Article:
Max Steinberg: Right, so you have time to dwell on the two hands you played that were, probably, just fine.

Carl C.: “Alexos” asked; “How do you adjust hand reading live versus online, and the fact that live ranges seem way wider?

Max Steinberg: I wouldn’t say they’re way wider. They’re just certain spots where they’re wider, for example, when people are calling out of the big blind. Most people have an extremely wide calling range from the big blind. Also, some of the worst players will have a wider calling range from the small blind than I expect.

The adjustments are hard because there’re a lot of good players who are looking to make the big call in spots where they have a wide range. Usually, what I’ve got to do is when I decide to be betting, I bet really hard and I bet a lot chips.

It allows me to do thinner value bets and I’ll throw in a few bluffs, and usually, it works pretty well. In summary; value bet thinner and bluff a little bit, and that’s it.

Carl C.: This one is an open-ended, simple question but I thought it was interesting. “Hoopie” asked: “Why did you become a professional player?”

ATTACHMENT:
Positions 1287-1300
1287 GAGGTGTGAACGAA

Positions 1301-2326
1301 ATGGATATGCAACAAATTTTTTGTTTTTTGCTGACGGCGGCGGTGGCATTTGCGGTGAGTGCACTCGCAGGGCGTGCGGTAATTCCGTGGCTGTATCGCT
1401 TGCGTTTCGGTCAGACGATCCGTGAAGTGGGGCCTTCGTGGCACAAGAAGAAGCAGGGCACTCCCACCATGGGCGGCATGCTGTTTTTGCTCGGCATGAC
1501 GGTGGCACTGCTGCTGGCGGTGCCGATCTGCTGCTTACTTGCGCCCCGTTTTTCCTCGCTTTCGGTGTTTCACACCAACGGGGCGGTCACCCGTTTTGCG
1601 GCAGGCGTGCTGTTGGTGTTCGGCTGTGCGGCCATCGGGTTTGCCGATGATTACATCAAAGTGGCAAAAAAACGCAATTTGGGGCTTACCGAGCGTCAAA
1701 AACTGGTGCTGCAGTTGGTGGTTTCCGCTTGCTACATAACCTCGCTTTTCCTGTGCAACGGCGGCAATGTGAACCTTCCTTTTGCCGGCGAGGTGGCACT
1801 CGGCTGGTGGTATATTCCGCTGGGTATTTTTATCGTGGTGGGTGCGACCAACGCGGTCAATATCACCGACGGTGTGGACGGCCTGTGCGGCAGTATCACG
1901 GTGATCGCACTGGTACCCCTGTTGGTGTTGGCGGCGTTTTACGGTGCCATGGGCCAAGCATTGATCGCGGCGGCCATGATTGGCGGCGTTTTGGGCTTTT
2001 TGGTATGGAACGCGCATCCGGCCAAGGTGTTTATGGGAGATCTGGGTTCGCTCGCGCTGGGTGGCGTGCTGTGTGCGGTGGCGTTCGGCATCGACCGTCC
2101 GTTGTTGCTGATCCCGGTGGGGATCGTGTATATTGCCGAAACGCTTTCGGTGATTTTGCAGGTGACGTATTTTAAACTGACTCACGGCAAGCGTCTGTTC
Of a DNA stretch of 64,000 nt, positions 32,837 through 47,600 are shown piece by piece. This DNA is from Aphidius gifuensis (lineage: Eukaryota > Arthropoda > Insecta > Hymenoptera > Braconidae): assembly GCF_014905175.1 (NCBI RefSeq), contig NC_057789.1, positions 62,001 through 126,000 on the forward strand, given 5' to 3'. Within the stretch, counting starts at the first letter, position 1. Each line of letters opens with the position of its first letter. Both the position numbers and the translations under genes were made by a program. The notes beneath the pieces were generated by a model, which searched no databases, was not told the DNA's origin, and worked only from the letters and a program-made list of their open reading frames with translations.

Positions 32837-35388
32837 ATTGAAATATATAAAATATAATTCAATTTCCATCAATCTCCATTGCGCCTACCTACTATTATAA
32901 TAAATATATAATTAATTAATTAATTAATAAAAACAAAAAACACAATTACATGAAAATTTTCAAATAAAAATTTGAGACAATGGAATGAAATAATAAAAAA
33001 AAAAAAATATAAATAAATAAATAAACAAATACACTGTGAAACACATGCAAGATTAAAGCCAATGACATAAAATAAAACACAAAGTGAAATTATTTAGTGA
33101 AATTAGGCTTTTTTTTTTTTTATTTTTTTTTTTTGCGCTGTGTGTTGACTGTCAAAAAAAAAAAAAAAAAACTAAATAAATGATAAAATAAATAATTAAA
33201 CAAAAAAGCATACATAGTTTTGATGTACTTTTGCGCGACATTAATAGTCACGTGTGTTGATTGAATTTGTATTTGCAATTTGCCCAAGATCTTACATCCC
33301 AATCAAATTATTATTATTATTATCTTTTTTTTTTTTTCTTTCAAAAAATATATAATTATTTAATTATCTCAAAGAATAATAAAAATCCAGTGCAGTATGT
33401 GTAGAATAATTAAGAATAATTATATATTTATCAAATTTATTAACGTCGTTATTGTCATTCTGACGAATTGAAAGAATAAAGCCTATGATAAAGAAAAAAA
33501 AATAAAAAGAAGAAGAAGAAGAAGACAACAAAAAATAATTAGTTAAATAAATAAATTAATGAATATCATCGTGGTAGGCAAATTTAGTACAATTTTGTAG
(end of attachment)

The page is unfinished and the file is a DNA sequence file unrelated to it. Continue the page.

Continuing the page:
Max Steinberg: Well, I think, originally, I became a professional player because I really didn’t know what I was doing. I was in college and I had no direction in what I wanted to do. Poker was going well, so I just decided I have so much fun doing this, why not just go pro.

I think, now, I would say the reason that I’m professional, still, is because I just enjoy playing, and I enjoy playing at a high level. There’s just something very satisfying about it, for me.

Carl C.: I thought it was interesting that you didn’t mention money, at all, in your answer. Is that something that you don’t really care about? You’re just more passionate about playing, and then, the money the money just follows?